Parental rights for non-custodial parents

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Non-custodial parents have rights too: we overview the key issues – the emotions, the legal and physical practicalities to work through.

Not getting to see your child on a day-to-day basis can be very hard to bear. There is often a tangle of emotions to deal with, plus legal and physical practicalities to work through.

No two situations will be exactly the same, but this article will help you address some of the most common issues.

Parental rights for non-custodial parents

Visitation and Access

No matter what anybody says, children should have the opportunity to spend quality time with both their parents.

Depending on the relationship you have with your ex-partner, this may be an informal flexible arrangement, or one with more structure and legal guidelines in place. Whatever the agreement, spending time with your child is an important part of maintaining a healthy, nurturing relationship.

If your ex-partner is refusing you visitation, making visitation difficult, or you are having difficulties agreeing on what is fair, you can access free counselling services through the Family Court.

These sessions are not designed to rescue your relationship, but more as a mediation process in sorting out details of your visitation and access. Family Court counselling is not means or income tested, and anybody having problems in their relationship can apply. Simply visit your local Family Court, or download a ‘Request for Counselling Form’ from their website www.justice.govt.nz/family .

If you are unable to visit regularly because you are living in another country, in prison, or other practicalities, then keep regular contact through phone calls, letters, emails and videos.

Installing a webcam or getting video calling on your cell phone means you could have face-to-face conversations with your child even if you’re miles away. The benefits of maintaining a positive connection with your child far outweigh the financial cost involved.

Child Support

Under New Zealand law, custodial parents have the legal right to request Child Support payments from you, and depending on their circumstances, this may be done in a number of different ways.

If your ex-partner is not on a benefit, you can come to a private arrangement as to what you think is fair. Provided you both agree, this does not have to be the amount stipulated by Inland Revenue, and can be paid out in whatever way you choose.

Some people choose to make a lump sum payment at the beginning of the year and avoid ongoing payments, while others choose to make weekly, fortnightly or monthly payments which are reviewed regularly.

Whatever your agreement, it is important to make sure it is in writing, with both parties signatures. Agreements about any extra things you are prepared to pay for should also be included in the document.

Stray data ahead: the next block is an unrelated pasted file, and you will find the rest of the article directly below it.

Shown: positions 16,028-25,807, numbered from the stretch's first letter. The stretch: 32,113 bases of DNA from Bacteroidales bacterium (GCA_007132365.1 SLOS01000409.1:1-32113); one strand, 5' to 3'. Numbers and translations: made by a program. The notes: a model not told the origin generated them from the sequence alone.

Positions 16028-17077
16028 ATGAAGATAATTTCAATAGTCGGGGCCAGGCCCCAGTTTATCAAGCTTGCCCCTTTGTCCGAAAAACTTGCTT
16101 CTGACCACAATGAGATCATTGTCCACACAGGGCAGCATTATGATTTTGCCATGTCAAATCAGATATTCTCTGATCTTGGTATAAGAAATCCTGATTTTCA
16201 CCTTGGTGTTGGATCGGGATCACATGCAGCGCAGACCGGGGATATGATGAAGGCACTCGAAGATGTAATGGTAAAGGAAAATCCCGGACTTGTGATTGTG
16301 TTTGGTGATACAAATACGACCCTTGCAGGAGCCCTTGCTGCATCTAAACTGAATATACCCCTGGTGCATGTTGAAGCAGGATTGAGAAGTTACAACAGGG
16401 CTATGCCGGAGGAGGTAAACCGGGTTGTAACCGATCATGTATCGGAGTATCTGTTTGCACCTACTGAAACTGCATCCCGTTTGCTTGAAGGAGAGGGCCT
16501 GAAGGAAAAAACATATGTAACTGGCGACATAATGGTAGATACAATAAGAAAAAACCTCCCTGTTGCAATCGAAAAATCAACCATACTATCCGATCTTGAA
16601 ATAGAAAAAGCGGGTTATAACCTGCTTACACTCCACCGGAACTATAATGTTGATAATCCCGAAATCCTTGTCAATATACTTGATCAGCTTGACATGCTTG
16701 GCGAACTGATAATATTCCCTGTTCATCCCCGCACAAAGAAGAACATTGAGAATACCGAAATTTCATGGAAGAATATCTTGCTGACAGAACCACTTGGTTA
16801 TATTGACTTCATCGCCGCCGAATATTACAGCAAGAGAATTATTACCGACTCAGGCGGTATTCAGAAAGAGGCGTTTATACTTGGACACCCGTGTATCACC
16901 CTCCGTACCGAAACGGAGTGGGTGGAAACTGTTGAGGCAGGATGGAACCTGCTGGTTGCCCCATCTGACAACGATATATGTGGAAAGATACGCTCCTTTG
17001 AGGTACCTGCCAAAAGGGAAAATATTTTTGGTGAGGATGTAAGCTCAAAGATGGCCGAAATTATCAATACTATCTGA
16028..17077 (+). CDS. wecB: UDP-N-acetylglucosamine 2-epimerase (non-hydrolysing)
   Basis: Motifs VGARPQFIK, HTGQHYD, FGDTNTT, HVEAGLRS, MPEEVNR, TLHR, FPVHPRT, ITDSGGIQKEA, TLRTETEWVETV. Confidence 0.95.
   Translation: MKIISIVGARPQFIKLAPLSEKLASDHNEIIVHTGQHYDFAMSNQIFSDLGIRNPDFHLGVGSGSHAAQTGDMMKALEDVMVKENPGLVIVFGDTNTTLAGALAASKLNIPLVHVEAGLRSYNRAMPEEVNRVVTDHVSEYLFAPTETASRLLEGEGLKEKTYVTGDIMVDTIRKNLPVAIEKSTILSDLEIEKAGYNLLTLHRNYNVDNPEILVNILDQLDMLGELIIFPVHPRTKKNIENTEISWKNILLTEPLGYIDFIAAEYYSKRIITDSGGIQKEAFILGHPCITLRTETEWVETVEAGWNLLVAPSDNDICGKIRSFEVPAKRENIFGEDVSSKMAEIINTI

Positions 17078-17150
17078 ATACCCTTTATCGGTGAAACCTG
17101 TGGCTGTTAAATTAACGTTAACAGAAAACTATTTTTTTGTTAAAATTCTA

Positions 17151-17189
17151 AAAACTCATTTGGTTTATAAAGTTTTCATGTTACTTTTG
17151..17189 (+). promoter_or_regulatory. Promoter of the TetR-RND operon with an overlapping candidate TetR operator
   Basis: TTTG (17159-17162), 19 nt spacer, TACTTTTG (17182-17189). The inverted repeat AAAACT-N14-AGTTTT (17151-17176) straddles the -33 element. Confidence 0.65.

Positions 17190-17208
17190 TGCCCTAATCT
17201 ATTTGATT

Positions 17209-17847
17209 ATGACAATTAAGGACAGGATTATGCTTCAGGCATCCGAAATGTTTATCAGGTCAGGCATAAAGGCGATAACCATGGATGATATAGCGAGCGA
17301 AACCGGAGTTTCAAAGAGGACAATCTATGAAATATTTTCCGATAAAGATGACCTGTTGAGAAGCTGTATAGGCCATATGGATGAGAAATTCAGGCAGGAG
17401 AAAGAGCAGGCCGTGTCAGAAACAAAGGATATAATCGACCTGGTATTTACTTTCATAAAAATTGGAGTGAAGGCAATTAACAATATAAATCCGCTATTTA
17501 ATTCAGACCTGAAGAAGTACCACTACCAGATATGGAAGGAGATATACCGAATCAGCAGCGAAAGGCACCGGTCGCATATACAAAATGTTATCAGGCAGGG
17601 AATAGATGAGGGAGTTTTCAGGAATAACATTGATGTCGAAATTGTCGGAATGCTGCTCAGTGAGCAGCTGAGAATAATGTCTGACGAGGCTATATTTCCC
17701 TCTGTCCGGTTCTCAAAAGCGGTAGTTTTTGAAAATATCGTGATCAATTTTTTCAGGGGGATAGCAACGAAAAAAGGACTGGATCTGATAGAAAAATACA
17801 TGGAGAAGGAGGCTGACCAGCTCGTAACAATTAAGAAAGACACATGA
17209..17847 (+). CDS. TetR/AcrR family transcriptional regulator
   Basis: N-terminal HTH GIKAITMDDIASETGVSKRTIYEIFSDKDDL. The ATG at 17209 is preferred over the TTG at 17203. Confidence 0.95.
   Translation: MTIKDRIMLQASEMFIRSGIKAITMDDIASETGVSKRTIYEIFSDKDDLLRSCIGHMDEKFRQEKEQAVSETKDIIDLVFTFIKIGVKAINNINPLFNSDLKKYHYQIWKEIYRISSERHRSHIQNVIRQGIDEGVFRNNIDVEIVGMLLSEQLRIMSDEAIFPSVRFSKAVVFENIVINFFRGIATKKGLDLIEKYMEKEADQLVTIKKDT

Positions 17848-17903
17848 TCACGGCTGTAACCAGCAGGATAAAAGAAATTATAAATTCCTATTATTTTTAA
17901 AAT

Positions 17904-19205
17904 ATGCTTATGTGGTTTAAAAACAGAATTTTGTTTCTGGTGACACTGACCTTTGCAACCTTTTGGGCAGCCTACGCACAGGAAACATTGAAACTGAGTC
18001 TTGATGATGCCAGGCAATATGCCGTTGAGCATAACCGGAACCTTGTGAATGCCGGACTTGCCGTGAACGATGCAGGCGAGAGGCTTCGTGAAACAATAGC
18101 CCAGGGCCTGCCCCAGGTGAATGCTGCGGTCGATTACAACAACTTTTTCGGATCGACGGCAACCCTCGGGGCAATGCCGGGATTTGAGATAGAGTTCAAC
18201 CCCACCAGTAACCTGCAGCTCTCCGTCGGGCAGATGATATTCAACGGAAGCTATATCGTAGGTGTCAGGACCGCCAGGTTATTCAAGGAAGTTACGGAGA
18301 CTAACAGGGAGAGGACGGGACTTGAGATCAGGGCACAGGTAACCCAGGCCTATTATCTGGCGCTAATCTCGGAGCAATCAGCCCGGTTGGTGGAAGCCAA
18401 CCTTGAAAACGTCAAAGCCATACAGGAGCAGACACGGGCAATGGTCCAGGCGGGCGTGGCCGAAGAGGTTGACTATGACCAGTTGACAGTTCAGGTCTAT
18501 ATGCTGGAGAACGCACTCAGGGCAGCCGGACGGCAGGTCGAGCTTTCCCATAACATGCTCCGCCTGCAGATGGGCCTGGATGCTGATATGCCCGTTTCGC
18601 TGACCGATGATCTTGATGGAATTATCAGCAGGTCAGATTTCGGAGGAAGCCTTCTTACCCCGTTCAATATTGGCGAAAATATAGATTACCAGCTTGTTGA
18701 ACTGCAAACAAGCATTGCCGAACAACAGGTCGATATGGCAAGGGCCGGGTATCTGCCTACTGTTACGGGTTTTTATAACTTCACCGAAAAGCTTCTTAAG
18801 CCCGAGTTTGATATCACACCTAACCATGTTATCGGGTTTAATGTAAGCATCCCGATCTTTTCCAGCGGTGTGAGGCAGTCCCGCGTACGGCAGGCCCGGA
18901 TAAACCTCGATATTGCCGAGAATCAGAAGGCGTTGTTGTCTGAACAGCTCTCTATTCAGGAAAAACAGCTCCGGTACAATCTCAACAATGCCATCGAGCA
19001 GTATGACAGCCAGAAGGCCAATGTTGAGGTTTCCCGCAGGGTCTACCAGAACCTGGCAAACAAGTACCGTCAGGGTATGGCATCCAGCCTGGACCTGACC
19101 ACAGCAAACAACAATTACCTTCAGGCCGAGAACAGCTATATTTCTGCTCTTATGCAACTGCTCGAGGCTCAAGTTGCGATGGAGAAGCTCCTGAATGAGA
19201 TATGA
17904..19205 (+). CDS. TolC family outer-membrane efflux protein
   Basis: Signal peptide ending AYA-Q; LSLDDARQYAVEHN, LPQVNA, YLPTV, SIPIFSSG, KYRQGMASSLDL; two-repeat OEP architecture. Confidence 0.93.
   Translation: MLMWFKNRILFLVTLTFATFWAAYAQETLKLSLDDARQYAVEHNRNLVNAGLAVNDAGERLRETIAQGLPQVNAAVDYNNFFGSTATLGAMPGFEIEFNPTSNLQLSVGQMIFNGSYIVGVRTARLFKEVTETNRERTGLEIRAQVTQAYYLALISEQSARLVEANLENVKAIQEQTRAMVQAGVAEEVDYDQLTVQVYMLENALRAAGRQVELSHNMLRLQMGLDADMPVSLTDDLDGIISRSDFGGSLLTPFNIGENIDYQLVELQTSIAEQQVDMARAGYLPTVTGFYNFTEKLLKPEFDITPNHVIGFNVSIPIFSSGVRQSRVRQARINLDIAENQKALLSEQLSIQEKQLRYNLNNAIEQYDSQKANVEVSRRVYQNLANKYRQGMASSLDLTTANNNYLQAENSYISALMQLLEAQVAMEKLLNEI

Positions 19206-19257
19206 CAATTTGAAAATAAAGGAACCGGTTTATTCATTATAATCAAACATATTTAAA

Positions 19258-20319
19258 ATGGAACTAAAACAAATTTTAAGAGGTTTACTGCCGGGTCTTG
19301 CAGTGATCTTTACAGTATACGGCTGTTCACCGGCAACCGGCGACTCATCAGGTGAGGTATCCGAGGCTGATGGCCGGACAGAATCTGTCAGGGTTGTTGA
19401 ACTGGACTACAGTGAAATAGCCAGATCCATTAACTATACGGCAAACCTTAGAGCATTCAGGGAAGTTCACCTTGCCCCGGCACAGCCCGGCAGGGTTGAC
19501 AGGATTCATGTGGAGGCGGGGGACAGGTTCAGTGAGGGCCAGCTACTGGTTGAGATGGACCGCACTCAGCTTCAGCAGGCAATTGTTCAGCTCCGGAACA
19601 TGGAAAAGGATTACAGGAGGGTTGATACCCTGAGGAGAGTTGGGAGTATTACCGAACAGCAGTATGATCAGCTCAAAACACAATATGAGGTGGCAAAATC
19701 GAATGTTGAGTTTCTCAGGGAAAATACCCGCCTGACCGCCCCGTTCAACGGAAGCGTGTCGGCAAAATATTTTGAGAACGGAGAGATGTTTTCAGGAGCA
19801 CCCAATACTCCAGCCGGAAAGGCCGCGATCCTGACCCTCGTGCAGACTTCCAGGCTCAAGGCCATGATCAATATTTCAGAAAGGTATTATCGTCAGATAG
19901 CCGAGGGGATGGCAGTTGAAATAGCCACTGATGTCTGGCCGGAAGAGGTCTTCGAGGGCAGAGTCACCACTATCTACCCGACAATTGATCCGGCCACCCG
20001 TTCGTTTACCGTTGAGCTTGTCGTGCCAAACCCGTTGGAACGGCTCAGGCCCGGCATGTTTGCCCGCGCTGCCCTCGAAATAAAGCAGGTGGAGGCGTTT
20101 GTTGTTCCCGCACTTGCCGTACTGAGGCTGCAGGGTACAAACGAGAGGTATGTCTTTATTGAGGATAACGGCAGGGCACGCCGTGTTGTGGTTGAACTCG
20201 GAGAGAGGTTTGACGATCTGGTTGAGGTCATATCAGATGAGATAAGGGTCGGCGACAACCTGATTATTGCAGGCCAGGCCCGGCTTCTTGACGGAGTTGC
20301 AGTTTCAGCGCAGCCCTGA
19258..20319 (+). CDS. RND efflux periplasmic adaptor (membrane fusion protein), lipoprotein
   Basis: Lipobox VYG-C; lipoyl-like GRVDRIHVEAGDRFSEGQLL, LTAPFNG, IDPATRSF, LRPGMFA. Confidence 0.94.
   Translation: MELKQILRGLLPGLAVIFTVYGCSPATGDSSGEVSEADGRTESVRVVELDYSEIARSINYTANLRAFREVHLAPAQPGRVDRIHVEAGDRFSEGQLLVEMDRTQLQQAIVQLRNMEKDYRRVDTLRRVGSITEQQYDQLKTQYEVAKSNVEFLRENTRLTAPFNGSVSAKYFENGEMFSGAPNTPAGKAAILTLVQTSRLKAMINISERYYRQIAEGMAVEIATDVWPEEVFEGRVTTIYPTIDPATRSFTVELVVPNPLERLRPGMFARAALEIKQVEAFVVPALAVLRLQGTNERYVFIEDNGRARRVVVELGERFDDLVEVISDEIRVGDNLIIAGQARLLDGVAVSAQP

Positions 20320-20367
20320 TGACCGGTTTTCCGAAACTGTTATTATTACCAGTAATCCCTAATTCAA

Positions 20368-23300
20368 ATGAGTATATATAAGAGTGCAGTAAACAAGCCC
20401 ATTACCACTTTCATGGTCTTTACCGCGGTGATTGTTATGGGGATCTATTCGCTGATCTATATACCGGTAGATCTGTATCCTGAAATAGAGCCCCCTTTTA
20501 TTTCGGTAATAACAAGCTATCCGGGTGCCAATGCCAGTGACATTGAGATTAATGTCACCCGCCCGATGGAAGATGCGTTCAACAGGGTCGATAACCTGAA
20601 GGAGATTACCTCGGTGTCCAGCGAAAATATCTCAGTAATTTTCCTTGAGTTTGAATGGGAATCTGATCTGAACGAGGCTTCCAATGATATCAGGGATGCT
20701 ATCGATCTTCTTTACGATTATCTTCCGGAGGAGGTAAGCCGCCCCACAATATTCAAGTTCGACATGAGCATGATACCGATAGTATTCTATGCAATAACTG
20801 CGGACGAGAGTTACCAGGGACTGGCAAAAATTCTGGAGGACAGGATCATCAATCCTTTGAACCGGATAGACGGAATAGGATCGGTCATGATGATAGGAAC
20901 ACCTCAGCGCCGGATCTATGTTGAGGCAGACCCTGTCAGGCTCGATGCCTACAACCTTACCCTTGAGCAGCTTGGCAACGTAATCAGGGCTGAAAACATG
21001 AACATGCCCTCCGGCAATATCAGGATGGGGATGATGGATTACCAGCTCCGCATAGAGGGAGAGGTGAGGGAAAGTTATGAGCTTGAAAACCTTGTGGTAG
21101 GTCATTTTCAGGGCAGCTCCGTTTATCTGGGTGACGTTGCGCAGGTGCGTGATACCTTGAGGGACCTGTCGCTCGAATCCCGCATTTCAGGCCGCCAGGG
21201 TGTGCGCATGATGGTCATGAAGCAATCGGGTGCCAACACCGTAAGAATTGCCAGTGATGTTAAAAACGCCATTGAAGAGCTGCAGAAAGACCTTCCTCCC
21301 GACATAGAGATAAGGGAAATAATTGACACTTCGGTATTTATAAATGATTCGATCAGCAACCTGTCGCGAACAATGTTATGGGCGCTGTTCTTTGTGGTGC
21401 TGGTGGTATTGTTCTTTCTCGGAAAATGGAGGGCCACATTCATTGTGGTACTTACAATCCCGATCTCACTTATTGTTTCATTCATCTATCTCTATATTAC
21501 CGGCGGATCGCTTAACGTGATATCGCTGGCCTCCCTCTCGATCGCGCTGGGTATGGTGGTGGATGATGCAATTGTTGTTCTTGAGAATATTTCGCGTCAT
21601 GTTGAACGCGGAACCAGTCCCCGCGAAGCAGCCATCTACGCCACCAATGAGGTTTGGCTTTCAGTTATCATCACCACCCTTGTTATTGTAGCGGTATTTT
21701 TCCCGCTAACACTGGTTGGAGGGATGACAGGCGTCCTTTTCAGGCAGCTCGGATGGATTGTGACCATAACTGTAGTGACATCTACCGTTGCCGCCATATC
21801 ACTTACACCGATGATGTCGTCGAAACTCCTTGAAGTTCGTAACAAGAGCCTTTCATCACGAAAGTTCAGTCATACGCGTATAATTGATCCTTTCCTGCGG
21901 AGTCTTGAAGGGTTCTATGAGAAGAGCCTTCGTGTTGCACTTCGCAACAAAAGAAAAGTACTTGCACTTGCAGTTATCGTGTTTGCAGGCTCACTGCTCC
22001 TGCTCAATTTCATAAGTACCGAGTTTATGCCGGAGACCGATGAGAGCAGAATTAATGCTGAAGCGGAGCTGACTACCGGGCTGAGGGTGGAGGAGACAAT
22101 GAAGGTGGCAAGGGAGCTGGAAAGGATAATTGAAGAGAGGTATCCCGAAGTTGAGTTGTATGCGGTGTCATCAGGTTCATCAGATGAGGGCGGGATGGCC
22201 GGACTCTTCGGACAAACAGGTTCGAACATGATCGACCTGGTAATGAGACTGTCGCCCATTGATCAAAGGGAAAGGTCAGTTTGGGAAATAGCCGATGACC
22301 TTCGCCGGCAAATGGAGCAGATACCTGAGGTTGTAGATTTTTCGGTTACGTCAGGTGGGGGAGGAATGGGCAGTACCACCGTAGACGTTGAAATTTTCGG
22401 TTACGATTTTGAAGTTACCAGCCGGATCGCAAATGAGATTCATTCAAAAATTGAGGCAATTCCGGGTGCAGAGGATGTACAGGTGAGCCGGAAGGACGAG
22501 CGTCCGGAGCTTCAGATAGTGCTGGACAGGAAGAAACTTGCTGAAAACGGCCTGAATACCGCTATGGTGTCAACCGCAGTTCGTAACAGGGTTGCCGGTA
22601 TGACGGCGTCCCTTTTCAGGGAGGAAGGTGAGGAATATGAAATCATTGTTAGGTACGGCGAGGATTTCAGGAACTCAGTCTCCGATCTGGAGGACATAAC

If your ex-partner is on a benefit and you have been named as the other parent, then your Child Support payments will automatically be deducted from your wages or salary through Inland Revenue. If you are self employed, your child support payments need to be made to Inland Revenue at the end of the financial year. Your ex-partner will not get your payments directly, rather it is used to offset their benefit payments.

Sometimes non-custodial parents feel frustrated that their child support payments go to the child’s parent rather than the child, particularly if they have concerns about how their ex-partner is raising their child or where they see the money going.

While child support payments are made to support the child, the custodial parent can decide how that money is best spent. The payments do not have to be used on specific child-related costs like clothes and school fees. Basic living expenses like rent, power, food, and petrol are all necessary as well.

If you think your ex-partner is neglecting your child by spending excess money on drugs, alcohol, gambling, or other destructive behaviour, then you should talk to your family lawyer. While you will still be required to pay child support as long as they have custody of your child, there may be reason to question that custody.

To find a family lawyer in your area visit www.familylaw.org.nz and search using your chosen criteria.

If you are not working or are on a low income, you may be eligible for legal aid which will help towards a large portion of your legal costs. To find out more about legal aid, talk to your lawyer’s secretary or contact your local Citizens Advice Bureau for free information.

Relationship with Your Ex-Partner (Your child’s other parent)

It’s no secret that if you maintain a good relationship with your ex-partner, then everything else gets easier. Sometimes this is easier said than done! Let’s face it, if you could manage to stay friends, you’d probably still be together.

There are several community organisations around that can help you deal with issues surrounding your relationship, and if it’s affecting your child, then there are ways you can get this support for free.

Your first step is to contact your local Family Court, or download a ‘Request for Counselling Form’ from their website www.justice.govt.nz/family. These sessions are not designed to rescue your relationship, but rather get you to a place where you and your ex-partner can communicate effectively.

Now that you know more about the parental rights for non-custodial parents, you should read our Parenting with your ex partner article.

Sandi Paterson

Sandi Paterson is a freelance journalist based in Tauranga. She lives in a 1950's bach with her daughter, a grumpy cat, and a budgie who sits on her computer when she writes. This article appeared originally in Little Treasures magazine.

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